Some initiatives the duo are spearheading made us excited, like their sustainability plans that include expanding composting efforts and implementing environmental justice education. This is in addition to increasing access to affordable food and housing options, as well as a continued emphasis on mental health advocacy. We encourage readers to check out their website to learn more about their platform.
Spencer Kleinschmidt and August Schutz
Spencer Kleinschmidt and August Schutz are new to student politics at the University, but are dedicated to ensuring that students feel more connected to making change on campus. They want to use their unique perspective from outside student government to give students in similar situations a voice. Much like their opponents, Kleinschmidt and Schutz want to focus on students' access to quality food resources. They also support decreasing and freezing tuition rates for students.
We appreciated their want to hold town meetings where students can directly speak with MSA leaders. We believe making an effort to truly connect with students is important and is a strong point of their campaign.
Osirus Washington and Janet Nguyen
MSA presidential candidate Osirus Washington and his former running mate Janet Nguyen were strong candidates until concerns were raised about Washington’s social media. In his posts, he wrote: “do you get bad karma for having an abortion?” This created discussion in the post's comments section that concerned the board.
Nguyen publicly stated she’s withdrawn from the race, while it’s unclear if Washington is still running.
Before Sunday’s incident, we commended their platform as they were strong candidate who didn't climb the ranks of MSA. We don’t believe they should be elected to the top leadership positions, as candidate divisions and controversial social media posts have emerged.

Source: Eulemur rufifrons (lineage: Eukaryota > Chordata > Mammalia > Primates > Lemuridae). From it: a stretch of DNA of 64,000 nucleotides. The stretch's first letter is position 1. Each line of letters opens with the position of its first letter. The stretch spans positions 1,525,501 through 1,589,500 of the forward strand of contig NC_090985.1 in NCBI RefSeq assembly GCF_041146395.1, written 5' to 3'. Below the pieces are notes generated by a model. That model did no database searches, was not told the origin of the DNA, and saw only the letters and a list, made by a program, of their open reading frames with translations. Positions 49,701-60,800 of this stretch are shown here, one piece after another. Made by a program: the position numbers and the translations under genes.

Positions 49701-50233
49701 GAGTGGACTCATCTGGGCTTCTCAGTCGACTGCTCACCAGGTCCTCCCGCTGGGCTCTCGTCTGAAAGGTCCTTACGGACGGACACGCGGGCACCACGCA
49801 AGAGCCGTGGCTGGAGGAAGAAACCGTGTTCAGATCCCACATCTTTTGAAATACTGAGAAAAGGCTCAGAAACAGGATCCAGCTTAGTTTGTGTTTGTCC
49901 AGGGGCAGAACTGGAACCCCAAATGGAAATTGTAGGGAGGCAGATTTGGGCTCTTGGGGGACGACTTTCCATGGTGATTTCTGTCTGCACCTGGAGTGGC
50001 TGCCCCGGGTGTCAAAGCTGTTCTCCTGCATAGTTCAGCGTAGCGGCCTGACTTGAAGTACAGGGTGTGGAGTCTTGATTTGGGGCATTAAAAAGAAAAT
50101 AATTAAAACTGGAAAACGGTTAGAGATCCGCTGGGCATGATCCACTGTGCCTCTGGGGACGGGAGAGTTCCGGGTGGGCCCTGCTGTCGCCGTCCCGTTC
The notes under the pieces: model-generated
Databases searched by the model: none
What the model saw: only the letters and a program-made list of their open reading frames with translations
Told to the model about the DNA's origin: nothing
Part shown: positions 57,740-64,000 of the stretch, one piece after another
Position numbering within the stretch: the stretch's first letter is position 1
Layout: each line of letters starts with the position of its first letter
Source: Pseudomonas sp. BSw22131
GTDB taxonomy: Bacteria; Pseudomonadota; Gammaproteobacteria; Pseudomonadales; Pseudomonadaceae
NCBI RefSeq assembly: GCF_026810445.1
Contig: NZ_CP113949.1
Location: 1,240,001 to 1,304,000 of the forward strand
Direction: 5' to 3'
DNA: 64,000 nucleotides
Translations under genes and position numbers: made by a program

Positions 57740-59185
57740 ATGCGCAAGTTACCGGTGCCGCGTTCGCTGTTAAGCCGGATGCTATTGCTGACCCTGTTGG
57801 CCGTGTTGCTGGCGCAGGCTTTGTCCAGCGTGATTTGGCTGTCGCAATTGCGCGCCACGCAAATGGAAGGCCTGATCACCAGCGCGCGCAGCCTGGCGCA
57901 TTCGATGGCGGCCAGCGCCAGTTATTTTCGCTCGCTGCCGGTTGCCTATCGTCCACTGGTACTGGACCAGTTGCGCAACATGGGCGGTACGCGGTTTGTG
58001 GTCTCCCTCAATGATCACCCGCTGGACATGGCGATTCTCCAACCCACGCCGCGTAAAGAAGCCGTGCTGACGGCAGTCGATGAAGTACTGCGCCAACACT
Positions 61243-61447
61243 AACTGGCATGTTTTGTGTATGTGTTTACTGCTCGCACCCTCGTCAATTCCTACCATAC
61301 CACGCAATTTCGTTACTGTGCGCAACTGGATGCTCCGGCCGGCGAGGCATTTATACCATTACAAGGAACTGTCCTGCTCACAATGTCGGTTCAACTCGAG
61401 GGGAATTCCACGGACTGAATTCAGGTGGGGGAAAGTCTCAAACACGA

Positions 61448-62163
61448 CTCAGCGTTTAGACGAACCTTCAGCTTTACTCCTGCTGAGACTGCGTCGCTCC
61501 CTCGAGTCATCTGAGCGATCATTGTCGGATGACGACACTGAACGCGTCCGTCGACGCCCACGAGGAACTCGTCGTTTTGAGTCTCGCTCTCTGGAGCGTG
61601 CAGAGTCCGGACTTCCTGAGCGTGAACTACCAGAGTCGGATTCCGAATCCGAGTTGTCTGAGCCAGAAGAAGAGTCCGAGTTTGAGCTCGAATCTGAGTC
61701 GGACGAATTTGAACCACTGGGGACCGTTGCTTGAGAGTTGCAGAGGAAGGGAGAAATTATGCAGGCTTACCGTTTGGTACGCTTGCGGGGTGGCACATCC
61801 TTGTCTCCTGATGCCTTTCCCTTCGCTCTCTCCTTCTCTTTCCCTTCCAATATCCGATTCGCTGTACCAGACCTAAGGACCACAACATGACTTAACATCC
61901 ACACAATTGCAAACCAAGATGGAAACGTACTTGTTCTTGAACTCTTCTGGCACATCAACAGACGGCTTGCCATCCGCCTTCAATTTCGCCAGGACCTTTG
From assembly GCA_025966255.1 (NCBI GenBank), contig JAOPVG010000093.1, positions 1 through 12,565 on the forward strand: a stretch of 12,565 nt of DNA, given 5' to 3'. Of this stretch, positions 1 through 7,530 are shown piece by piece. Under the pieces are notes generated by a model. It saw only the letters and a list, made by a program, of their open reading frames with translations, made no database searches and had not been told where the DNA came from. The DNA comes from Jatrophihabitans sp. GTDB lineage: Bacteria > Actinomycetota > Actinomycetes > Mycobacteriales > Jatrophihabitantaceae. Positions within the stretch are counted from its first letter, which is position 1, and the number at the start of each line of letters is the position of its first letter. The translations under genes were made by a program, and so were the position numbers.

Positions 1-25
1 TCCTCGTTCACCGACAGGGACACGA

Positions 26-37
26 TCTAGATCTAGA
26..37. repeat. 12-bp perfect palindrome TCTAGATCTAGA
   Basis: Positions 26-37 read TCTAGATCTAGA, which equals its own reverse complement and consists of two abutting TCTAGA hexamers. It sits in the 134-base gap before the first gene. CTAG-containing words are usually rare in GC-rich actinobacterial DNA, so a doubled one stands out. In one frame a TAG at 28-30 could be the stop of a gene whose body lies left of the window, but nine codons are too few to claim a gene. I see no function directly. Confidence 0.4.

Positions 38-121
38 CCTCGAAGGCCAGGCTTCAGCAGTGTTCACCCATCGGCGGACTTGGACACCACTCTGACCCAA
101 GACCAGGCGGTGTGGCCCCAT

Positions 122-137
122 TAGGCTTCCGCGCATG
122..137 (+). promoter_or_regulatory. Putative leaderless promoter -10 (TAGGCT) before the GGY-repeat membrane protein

A note on our endorsement process
Daily employees outside the editorial board were not involved in the decision process. The separation between the newsroom and editorial board is deep. Nothing is communicated between the two entities regarding student government elections or newsworthy matters.
The four members of the Daily's editorial board are Kelly Busche, the Daily's editor-in-chief and a journalism and political science senior; Ellen Schneider, the Daily's editorial and opinions editor and a senior studying political science and journalism; Ariana Wilson, a senior studying journalism with a media studies minor and Hailey Almsted, a journalism senior with a minor in public health.
Our goal of the endorsements is to recommend candidates based on fair evaluations. It is our opinion that readers should vote according to our recommendation. We understand everyone won't agree with our views, so we welcome comments at email@example.com.
Correction: A previous version of the article misstated Kian and Kerandi's current positions on the sexual assault task force. Kerandi was subcommittee chair of the sexual assault task force last year, and Kian previously served as co-chair of the sexual assault task force.